SV: A lot of the stuff he said resonated with me. His advice is good for other HBS people as well. One of the things I got out of that talk was that you don’t need to wait for the perfect opportunity or until you’ve acquired a massive toolbox of skill sets. Many people younger than us have already transformed the way the world works. There are a lot of smart people in our class and at HBS generally, so it’s all about making that leap of faith.

DC: What are you going to do for spring break?

SV: Going back home to South Florida to see family, friends, and attend Ultra Fest.

DC: Tell me about your road to HBS.

SV: I studied molecular and cell biology at Stanford and never thought I’d make the transition to the business world this quickly.

DC: What happened?

SV: I traded in my lab coat for a Brioni suit! I just realized you don’t need an MD or PhD to run a healthcare company. It’s all a finance blur since then – banking, private equity, blah, blah.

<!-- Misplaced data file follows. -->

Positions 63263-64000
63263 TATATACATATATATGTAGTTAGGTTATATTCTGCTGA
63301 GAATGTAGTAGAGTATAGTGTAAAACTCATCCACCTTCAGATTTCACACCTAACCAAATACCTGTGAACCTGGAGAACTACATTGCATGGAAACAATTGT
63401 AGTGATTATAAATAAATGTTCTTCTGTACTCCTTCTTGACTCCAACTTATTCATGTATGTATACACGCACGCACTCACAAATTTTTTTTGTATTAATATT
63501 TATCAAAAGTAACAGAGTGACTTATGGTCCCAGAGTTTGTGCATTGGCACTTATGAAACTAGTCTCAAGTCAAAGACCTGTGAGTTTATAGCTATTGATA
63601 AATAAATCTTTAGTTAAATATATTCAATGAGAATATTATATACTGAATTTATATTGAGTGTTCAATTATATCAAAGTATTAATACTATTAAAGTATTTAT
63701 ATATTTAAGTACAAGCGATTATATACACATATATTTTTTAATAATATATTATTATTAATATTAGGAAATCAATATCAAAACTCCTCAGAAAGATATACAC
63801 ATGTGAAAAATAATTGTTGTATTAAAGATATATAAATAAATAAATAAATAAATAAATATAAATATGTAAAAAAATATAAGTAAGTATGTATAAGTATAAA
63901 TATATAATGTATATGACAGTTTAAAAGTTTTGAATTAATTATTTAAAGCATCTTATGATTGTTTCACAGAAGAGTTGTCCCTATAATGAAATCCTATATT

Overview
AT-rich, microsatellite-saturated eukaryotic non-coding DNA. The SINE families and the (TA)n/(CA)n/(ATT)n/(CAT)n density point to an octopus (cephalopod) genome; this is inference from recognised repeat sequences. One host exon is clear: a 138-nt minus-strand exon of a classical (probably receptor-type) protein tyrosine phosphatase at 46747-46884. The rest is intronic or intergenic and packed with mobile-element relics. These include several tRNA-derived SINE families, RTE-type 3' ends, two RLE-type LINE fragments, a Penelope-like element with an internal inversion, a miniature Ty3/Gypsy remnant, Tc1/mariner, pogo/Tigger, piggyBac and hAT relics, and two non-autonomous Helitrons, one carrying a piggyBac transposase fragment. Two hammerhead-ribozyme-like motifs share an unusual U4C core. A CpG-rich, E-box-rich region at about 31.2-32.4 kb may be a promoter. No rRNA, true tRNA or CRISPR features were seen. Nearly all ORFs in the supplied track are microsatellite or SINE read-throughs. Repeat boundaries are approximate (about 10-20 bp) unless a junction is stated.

DC: So what are you thinking for the summer?

SV: Thinking of getting some start up experience – maybe in healthcare IT – and I’m also considering search funds.

DC: What geographic location is of interest to you in the future?

SV: Most broadly, the whole globe.

DC: Quite literally, the world is your oyster.

SV: Literally. I do love the rays in South Florida, and they don’t have any state personal income tax, but Europe, Asia, Latin America – wherever, wherever there’s opportunity!

DC: Now, to the heart of the matter, how do you feel about the ladies of HBS?

SV: I love ‘em. Ooh, not sure you’re supposed to say ‘ladies.’ I think I’ve made some great friends.